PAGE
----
Former Wilko chair says Liz Truss's mini-budget pushed company over the edge

Lisa Wilkinson denied to MPs that she took out millions in dividends to pay herself in a 'personal capacity', as ITV News Business and Economics Editor Joel Hills reports

The former chairwoman of Wilko has said that Liz Truss's mini-budget was one of the reasons behind the company's collapse earlier this year.

Speaking to MPs on the Business and Trade Committee, Lisa Wilkinson said there were a number of reasons for Wilko’s failure, one of which was soaring interest rates after the fiscal policies were set out last autumn.

"We were about to enter into secured lending arrangements with Macquarie when the 2022 mini-budget happened,” she said.

"Literally we were in the midst of that, and at that point the interest terms on that loan were hiked massively and that became infeasible. So, that was a contributor.”

She also apologised to the thousands of people who lost their jobs when the retailer went bust.

“I am devastated that we have let each and every one of those people down with the insolvency of Wilko,” she said.

“I don’t know how to put into words how sad I am that we have let down all our team members, all our customers, our suppliers, and our advisers."

Pushed by committee chairman Liam Byrne to apologise directly, Ms Wilkinson said: “You can have the word sorry, of course I am sorry… I am sorry that we are not there supporting these people anymore.”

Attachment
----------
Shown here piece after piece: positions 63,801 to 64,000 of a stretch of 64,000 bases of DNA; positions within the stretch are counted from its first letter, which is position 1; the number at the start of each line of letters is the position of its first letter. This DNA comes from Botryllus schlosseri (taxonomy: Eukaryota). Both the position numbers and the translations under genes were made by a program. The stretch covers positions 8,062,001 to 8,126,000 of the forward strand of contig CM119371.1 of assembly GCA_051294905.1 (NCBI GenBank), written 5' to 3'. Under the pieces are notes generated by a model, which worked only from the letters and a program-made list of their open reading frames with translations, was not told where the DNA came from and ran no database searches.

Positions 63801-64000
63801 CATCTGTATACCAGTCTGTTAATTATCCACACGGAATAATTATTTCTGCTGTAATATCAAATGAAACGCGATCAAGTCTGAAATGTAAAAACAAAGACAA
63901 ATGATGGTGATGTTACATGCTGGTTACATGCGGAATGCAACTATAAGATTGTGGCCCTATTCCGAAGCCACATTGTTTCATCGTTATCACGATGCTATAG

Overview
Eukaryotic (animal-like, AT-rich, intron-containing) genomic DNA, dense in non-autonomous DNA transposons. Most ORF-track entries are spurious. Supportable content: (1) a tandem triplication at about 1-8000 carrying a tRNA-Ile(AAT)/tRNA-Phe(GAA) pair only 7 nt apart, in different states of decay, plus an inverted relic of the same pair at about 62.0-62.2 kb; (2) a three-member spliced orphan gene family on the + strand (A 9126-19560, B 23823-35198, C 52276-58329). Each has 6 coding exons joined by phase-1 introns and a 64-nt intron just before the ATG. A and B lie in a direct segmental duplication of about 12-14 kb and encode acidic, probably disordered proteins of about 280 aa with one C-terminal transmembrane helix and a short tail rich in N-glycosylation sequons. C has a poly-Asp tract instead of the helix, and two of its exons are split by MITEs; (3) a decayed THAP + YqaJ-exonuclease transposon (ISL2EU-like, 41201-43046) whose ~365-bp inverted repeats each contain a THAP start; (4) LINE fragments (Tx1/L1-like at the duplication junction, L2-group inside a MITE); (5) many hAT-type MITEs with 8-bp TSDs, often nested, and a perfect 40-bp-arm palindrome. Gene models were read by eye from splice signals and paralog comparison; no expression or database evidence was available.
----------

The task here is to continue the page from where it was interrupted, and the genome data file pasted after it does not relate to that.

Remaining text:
More than 12,000 people lost their jobs when the 93-year-old chain went into administration.

It came after the committee heard evidence from the GMB union that Wilko had told it of a “challenging trading position” as early as 2010.

“We’ve got correspondence between ourselves and Wilko where they identify a challenging trading position from about 2010,” said GMB national officer Nadine Houghton.

“They identify that the discount retailers are an issue.”

She said that, rather than leaning into that, the company tried to change its business model.

“What you see is a move away from this idea of Wilko as a discount retailer,” Ms Houghton said.

She added: “The internal messaging to our members … was very much this attempt to move very much to almost a John Lewis-type model.”

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